In many of the stories, the first-person narration lends itself to intimacy, while the no-nonsense relation of events offers a juxtaposing distance from emotion. Each story feels like it’s revealing a secret about what life for married women in South Africa is really like. Most striking are scenes in which women realize how men’s bad behavior in their culture has become excusable. When a woman’s Nigerian friend comments on the lack of father figures in South Africa, for instance, she contemplates the history of mining and migrant workers, proclaiming that “love is a learned thing.” Without a father in the home—whether because he’s working afar or staying with his mistress—boys continue on the same path.
Each tale tackles a different issue with a woman’s keen eye: from the intensity of bachelorette parties to the superstition surrounding witch doctors to the pervasiveness of alcoholism. Love Interrupted reveals the dichotomies found in this country with a split identity, haunted as it is by colonialism but itching to join the Western world’s culture.
AIMEE JODOIN (June 27, 2018)
One Man’s Fight to End the Global HIV Epidemic
Seema Yasmin’s The Impatient Dr. Lange tells the extraordinary story of Dr. Joseph “Joep” Lange, who devoted his career to researching a cure for AIDS until his death aboard Malaysia Airlines Flight 17 in 2014. Yasmin, his former colleague, invokes his unstoppable spirit in this spectacular tale.
Lange started medical school in the Netherlands in the early 1980s, just as AIDS began its surge across North America and Africa. After the first recognized HIV patients showed up in Amsterdam, Lange’s curiosity and ambition were piqued. His graduate school research was devoted to HIV—specifically, to discerning the method of the virus’s action.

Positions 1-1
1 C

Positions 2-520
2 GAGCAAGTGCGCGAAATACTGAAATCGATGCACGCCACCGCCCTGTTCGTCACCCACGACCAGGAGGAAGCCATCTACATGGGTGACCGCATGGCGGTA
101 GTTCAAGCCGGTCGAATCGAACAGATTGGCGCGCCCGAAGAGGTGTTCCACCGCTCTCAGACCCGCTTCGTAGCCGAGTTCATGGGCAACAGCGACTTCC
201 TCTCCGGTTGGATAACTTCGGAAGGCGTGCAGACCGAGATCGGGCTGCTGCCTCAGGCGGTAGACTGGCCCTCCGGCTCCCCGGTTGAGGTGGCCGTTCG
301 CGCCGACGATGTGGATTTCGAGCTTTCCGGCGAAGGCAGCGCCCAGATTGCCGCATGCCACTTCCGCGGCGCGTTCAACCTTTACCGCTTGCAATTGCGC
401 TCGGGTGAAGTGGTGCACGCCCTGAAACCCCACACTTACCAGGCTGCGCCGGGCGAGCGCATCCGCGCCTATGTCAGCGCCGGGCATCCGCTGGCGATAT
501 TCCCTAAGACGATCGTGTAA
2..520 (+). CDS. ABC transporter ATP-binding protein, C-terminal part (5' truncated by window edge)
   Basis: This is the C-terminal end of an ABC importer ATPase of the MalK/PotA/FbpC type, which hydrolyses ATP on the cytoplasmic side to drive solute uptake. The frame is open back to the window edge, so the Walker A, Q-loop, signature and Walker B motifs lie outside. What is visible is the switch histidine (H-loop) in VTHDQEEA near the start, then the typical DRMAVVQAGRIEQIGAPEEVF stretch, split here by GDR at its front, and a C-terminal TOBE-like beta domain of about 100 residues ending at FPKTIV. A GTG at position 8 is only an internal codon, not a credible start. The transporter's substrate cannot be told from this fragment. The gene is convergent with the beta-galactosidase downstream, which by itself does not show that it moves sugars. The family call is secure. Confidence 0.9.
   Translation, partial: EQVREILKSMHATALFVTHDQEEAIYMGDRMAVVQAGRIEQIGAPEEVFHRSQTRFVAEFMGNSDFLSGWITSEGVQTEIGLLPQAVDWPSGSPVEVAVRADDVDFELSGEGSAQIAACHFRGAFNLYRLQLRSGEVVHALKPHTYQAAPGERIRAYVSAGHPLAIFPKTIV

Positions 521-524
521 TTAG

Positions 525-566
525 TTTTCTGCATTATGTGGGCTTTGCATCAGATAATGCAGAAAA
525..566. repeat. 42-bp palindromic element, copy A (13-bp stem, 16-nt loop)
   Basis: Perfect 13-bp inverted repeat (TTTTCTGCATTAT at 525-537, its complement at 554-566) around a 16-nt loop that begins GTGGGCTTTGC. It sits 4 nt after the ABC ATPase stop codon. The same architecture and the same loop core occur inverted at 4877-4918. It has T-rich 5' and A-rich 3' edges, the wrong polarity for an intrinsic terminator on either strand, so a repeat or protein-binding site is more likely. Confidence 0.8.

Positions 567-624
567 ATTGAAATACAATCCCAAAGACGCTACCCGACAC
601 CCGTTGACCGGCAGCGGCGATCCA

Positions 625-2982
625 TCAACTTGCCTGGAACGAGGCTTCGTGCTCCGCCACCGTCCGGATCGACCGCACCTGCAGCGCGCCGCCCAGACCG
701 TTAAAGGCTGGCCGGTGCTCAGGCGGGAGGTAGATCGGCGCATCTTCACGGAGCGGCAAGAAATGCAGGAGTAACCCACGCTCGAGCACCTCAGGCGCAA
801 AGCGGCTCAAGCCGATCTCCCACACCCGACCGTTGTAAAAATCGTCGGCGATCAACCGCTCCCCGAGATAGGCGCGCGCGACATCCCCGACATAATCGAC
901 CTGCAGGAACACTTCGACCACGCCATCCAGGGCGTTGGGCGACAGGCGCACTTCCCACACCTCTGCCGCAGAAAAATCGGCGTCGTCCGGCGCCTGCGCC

Later, Lange switched to treating patients and researching treatments and cures. His work with the World Health Organization took him to Uganda in the early 1990s, where one third of citizens were dying of AIDS. Watching Ugandans suffer brutal infections with scarce access to medication, he lost all patience for Dutch patients, who complained about the horrible side effects of their drug cocktails. To prevent the virus from evolving, he proposed tackling HIV with a mixture of medicines rather than just one, and spearheaded research for a cure. His death aboard the missile-felled flight sent a shock wave through the medical community.
More than just a biography, The Impatient Dr. Lange is a must-read for medical students and history buffs; it is also a sociopolitical overview of Europe and Africa in the 1980s and 1990s. The heartbreaking stories of HIV and AIDS patients across the globe, paired with Lange’s relentless drive, propel the narrative forward.
Clear, concise, and thoroughly researched, this book shows how one person with ambition, compassion, hope, and the right resources can accomplish extraordinary things.
AIMEE JODOIN (July 30, 2018)